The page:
- The Washington Times - Monday, August 16, 2004

DOMINICAN REPUBLIC

Fernandez returns to presidency

SANTO DOMINGO — Leonel Fernandez, 50, was sworn in as the Dominican Republic’s president yesterday, returning to power after four years out of office to lead a nation struggling through its worst economic crisis in decades.

His government inherits some $6 billion in foreign debt, worsening power outages and a desperation among the poor that is driving thousands to risk illegal voyages by boat to the wealthier U.S. territory of Puerto Rico.

HAITI

Actor boycotts bicentennial cruise

PORT-AU-PRINCE — The American organizers of a cruise to mark the 200th anniversary of Haiti’s independence have canceled most of its itinerary in the country, citing concerns about the legitimacy of the government that replaced ousted President Jean-Bertrand Aristide.

Actor Danny Glover, one of the organizers of the seven-day cruise, boycotted the trip altogether.

The cruise, billed as “Cruising Into History,” still was scheduled arrive in Haiti tomorrow with about 500 Americans on board.

Ecuador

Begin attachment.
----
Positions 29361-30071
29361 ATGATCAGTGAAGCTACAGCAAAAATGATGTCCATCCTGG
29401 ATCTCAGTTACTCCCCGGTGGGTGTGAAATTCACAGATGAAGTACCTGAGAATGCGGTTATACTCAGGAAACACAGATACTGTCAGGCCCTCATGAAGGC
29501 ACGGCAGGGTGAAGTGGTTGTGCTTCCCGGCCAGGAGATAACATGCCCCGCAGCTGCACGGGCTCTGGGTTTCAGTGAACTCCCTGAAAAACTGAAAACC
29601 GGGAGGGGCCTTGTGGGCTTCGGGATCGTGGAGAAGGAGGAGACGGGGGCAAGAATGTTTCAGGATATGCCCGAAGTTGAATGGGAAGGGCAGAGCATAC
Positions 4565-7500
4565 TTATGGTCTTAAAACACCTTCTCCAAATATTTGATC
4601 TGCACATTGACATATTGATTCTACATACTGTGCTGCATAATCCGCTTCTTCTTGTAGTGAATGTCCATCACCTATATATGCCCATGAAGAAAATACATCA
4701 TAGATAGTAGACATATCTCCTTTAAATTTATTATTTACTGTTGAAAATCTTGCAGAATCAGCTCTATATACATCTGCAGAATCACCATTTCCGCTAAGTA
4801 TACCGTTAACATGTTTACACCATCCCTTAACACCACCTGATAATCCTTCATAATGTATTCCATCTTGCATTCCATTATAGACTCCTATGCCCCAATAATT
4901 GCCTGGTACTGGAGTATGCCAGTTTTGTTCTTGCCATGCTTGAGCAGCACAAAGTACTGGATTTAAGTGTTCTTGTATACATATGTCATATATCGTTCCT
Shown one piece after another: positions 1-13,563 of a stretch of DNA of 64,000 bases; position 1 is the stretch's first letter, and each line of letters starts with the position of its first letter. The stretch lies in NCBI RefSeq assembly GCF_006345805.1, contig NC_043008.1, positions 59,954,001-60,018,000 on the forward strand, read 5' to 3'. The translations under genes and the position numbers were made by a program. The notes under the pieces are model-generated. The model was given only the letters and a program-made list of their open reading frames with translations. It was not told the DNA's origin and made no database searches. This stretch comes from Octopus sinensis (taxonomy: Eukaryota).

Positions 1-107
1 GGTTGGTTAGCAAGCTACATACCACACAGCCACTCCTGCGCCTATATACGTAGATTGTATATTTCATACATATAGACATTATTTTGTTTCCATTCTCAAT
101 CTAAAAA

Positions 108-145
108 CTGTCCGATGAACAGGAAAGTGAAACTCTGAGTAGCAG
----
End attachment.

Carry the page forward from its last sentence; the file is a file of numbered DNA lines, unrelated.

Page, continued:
‘Crazy one’ eyes presidency

PANAMA CITY — Former Ecuadorean President Abdala Bucaram, ousted by Congress in 1997 for “mental incompetence,” plans to return from self-imposed exile in Panama and run for president again in 2006.

Mr. Bucaram, known as “the crazy one” and living in Panama to avoid prosecution on corruption charges, says he is not guilty of the accusations against him and thinks his supporters would fight any attempt to imprison him.

The former leader — stripped of power the year after he became president amid protests against him — said he plans to meet with lawmakers and politicians in Panama at the end of August to prepare his return to Ecuador.

CUBA

Island hit hard by Charley

HAVANA — Charley became the most destructive hurricane to hit Cuba’s western Havana province since 1915, killing four persons, damaging 11,000 homes and knocking down hundreds of power lines, Civil Defense officials said.

An additional 5,000 homes were damaged in the rest of Cuba, and the western province of Pinar del Rio lost power.

Traveling south to north, the hurricane cut its destructive swath through Havana province in just two hours on Friday.

The storm damaged 502 schools and 22 health centers in Pinar del Rio and Havana provinces, officials said.


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